If you don’t already have an established path, then extend an invitation to somewhere interesting in your landscape.  A path strewn with stepping stones will beckon people to sit under the arbor, examine your flower beds, rest under a shady tree or check out a decorative set of custom garden containers.  Stones show everyone where to go and practically take them by the hand to get them there.  Your focal points become irresistible destinations at the end of a cobbled path.

Plenty of  garden stepping stones from which to choose
Garden stepping stones can be as varied and exciting as every new path itself. If you want to create a path that looks almost like nature itself is doing the inviting then flagstone or sandstone will do the trick.  These flat stones come in muted, earthy colors and each stone has its own unique shape.  Slate stones also reflect the colors of the earth and create lots of visual interest because of their variety.  You may also experiment with quartzite, flat garden stones flecked with glittering quartz.
At From the Summer’s Garden, concrete is the material of choice for creating a path with garden stepping stones. Designer Steve Hess suggests that any custom or designed stones are best set off if placed among or in-between plain concrete or natural stones to achieve visual rhythm and rest.  Too many designed stones in succession can become busy and overdone.

Learn more and enjoy some fresh inspiration at From the Summer’s Garden. Attention KC gardeners:  the Spring Sale events are coming up soon, every weekend April through May!

Monday, March 11, 2013


Simple, decorative garden spheres are one easy way to create or enhance a focal point in your garden.  Depending on the size, these decorative balls can even top-dress container plantings when used in multiples.  These can be made from concrete or even a fine textured hypertufa. For small balls, I use sand mix concrete but for larger spheres, recycled paper hypertufa works better because it is much lighter in weight.

This recipe is in “parts” which means that as long as your “part” remains consistent you can use any size you’d like. The first time you make it use a smaller size until you get the hang of it.  A small plastic bucket works well.   Fill the dry bucket with cross-cut shredded paper.  Empty into a large plastic mixing container and cover with one part hot water.  Make sure the paper shred is evenly wetted.   Let soak overnight.  This makes the job of pulping the paper a piece of cake.  Put on some latex or rubber gloves and then vigorously knead and mash the wet paper shred into a pulp.  The more you work the pulp, the finer the texture of your hypertufa.   When you are happy with your pulp, add one part sand/ concrete mix (yellow/black/red bag from home improvement stores) in small amounts and mix to a clay-like consistency. If it is too wet and slumps, add more concrete mix.  Now you are ready to make the balls.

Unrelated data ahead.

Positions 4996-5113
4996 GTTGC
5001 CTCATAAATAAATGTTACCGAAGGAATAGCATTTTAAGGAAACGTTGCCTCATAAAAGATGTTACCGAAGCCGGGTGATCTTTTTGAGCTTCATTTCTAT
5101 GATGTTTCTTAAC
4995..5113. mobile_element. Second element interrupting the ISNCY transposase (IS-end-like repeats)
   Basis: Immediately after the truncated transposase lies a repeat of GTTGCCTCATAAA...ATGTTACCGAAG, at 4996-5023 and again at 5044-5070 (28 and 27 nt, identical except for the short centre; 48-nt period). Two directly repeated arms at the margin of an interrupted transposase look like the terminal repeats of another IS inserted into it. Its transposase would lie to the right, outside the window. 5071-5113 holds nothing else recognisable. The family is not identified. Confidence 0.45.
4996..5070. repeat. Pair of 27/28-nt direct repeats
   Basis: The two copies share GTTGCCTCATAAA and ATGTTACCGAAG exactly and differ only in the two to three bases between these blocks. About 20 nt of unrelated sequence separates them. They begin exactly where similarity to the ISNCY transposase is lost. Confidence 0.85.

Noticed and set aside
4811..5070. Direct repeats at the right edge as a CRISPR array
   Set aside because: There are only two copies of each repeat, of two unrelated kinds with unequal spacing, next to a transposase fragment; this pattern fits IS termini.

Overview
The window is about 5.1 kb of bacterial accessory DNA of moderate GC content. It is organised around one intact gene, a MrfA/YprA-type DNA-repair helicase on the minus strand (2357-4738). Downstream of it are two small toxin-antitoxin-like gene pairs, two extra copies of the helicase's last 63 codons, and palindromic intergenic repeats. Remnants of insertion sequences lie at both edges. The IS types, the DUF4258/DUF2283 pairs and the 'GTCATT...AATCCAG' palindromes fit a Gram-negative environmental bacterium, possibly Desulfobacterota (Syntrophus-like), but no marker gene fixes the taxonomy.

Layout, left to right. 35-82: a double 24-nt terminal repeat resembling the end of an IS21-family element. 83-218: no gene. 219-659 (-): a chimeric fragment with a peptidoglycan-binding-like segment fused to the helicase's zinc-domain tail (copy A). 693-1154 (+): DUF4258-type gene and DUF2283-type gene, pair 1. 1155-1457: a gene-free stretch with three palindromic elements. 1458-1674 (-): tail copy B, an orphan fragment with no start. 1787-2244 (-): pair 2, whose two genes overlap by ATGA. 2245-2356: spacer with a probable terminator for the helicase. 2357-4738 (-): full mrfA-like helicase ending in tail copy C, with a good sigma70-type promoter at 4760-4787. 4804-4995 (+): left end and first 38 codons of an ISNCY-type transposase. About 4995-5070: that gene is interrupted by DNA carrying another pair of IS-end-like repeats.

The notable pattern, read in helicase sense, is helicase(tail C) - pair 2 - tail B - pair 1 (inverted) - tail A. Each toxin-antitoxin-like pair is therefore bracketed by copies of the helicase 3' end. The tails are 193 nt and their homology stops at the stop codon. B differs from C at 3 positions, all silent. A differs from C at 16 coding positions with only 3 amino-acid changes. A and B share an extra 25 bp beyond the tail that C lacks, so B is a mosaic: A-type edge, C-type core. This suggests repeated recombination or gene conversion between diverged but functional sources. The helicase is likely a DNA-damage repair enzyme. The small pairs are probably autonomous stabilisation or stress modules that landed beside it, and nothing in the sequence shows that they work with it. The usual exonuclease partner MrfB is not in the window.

Using the same action you use to make a snowball, scoop up the hypertufa and shape into a ball.   Set the finished balls on a plastic covered surface and set a timer for 1 and ½ hours.  When the time is up, reshape the balls back to a perfect sphere.  While they rested, gravity will have caused sagging.  By going back and re-shaping them during their setting time you will end up with nicer, more spherical shapes rather than melting globs.   When the balls have set allow then to cure for a week and then you can place them where you want or use exterior latex paint to decorate and stain them with color.

 These tufa spheres come in handy and can be used as stands for decorative stakes.  To make a simple stand, use a metal rod to pierce a hole in the top of the ball.  When dry, it will serve nicely as a stand for a small garden stake. They make nice toppers for metal stakes or a trellis in the garden.  I have poked my eye more than once on the bare end of a rebar stake in the garden.  These balls are not only decorative, they can be a safety feature!